SIZE: These carefully made bifaces range from 29-60mm in length, 17-35mm in width, 4-7mm in thickness and 10-20mm in hafting width.
SHAPE: Trianguloid, biface preforms were corner notched to produce most Nettling points; however, notching can rotate to basal in orientation. Lateral edge configuration is convex, with edge serration displayed on approximately 60% of the specimens. Basal configuration varies from convex to concave and cross sections are lenticular.
FLAKING: The preform flake scars are broad and flat, which produced a thin biface. Edge serrated pieces display between 3 and 5 teeth per centimeter.
RAW MATERIAL: Some Nettling points are manufactured from local Onondaga or Selkirk cherts, but the majority are of Ohio cherts; such as, Pipe Creek chert, Flint Ridge chalcedony and a number of the Mercer Fm. varieties.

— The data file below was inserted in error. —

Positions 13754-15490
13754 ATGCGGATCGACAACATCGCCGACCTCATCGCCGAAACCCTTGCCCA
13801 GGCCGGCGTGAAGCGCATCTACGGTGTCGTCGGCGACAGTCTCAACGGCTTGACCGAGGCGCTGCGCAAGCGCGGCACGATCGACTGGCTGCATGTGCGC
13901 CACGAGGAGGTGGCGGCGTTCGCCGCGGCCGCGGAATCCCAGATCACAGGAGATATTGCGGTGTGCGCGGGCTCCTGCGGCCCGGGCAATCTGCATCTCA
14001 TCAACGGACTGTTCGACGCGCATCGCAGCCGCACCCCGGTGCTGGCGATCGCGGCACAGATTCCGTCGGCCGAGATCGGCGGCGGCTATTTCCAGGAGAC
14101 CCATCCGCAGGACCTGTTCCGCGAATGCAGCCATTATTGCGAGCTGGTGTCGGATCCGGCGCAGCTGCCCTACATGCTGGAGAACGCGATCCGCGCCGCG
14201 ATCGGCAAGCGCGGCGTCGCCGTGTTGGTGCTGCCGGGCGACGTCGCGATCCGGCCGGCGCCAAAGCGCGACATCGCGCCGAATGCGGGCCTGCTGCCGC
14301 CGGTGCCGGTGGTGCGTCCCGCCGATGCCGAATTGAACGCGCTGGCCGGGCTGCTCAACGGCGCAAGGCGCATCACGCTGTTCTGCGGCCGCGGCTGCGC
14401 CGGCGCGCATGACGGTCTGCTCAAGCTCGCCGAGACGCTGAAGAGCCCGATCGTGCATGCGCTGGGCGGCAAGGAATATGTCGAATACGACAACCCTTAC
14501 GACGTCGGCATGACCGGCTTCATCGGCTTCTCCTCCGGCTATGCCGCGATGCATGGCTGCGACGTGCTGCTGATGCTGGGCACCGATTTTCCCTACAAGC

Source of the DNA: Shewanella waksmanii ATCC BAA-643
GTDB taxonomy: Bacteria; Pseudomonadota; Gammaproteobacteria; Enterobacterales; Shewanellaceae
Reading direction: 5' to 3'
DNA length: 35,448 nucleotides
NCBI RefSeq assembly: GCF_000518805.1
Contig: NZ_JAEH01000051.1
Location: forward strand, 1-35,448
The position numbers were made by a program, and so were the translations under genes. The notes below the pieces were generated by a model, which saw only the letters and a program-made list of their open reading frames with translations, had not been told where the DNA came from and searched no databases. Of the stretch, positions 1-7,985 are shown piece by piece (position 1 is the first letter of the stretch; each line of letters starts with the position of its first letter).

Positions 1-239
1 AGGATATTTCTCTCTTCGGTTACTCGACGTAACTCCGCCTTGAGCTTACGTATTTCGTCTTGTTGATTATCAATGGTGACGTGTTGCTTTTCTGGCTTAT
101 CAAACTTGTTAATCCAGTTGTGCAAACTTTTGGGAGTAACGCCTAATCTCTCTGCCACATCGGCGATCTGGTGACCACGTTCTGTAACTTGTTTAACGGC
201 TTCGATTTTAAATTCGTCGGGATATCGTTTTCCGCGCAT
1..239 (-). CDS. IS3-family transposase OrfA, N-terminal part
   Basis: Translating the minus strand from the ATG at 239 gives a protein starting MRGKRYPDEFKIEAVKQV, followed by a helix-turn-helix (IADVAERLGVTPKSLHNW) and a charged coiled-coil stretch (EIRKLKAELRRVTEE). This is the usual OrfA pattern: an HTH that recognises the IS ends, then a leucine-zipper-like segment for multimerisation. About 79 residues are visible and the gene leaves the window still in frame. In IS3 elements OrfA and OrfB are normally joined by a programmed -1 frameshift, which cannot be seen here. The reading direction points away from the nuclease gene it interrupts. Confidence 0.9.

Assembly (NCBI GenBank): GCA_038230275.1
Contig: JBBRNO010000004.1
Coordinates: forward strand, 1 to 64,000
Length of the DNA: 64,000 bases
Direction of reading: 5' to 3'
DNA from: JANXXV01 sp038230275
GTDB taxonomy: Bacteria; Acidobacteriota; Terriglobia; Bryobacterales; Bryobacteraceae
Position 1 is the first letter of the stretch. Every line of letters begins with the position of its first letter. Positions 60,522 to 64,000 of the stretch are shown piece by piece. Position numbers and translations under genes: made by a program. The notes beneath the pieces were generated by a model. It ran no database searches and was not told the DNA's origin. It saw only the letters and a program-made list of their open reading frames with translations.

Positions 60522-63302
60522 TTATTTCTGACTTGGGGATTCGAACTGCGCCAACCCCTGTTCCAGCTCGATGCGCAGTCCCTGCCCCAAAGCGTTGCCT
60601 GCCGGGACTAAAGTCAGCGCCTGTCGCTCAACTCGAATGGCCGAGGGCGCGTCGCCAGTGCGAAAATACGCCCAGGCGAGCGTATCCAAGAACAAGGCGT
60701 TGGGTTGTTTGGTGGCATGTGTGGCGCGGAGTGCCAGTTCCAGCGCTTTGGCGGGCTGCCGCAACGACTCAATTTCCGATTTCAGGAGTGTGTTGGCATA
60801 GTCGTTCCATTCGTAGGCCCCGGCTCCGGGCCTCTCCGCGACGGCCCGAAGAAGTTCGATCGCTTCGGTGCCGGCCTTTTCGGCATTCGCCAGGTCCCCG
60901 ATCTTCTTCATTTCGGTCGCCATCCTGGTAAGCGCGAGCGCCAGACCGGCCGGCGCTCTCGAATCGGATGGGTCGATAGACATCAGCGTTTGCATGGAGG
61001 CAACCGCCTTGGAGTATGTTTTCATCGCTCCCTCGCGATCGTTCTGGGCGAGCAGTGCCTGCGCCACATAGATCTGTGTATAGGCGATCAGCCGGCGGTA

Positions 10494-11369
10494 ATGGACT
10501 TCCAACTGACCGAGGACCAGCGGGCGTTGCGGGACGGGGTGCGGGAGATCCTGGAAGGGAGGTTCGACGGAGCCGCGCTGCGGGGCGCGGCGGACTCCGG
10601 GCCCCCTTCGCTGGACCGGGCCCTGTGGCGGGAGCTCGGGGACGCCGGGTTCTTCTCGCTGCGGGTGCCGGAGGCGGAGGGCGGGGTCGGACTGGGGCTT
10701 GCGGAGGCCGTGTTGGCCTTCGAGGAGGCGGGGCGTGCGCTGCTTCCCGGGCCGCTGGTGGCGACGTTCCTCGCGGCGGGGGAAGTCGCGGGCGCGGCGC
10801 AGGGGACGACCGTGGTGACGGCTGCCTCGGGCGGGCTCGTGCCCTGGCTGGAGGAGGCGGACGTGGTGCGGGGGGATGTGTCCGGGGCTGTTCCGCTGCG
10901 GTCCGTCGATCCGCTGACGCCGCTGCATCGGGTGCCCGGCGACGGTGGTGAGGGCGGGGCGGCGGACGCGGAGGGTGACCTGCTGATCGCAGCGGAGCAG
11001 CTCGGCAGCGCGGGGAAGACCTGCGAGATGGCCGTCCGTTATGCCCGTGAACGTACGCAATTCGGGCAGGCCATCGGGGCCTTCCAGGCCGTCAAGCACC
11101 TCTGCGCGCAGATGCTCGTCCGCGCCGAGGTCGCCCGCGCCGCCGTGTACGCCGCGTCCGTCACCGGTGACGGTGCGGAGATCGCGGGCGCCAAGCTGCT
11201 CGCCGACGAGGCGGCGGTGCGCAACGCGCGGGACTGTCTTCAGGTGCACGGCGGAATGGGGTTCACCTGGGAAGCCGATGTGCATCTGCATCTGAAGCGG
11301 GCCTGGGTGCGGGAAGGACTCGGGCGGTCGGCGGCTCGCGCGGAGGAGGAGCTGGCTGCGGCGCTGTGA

DISTRIBUTION: They are found in small numbers at least as far north as latitude 440 in Southewestern Ontario and are most common in the Northwestern Erie drainage basin.
AGE AND CULTURAL AFFILIATIONS: Nettling points are similar in form to Early Archaic Palmer points described by Coe (1964), the Cypress Creek points described by Lewis and Lewis (1961) and to Broyles (1971) Charleston Corner-Notched and to certain of her Kirk series. Broyles’ dates for the St. Albans site and recent dates from the Carolinas (J Mueller. Pers. comm.) suggest that these points were in use some time between 7500 and 8000 B.C.
REMARKS: As with most biface forms, many specimens are extensively reworked. Certain of them display one convex and one concave lateral edge, suggesting a cutting (knife) function. This biface form seems to be one of the earliest Archaic styles to reach Ontario.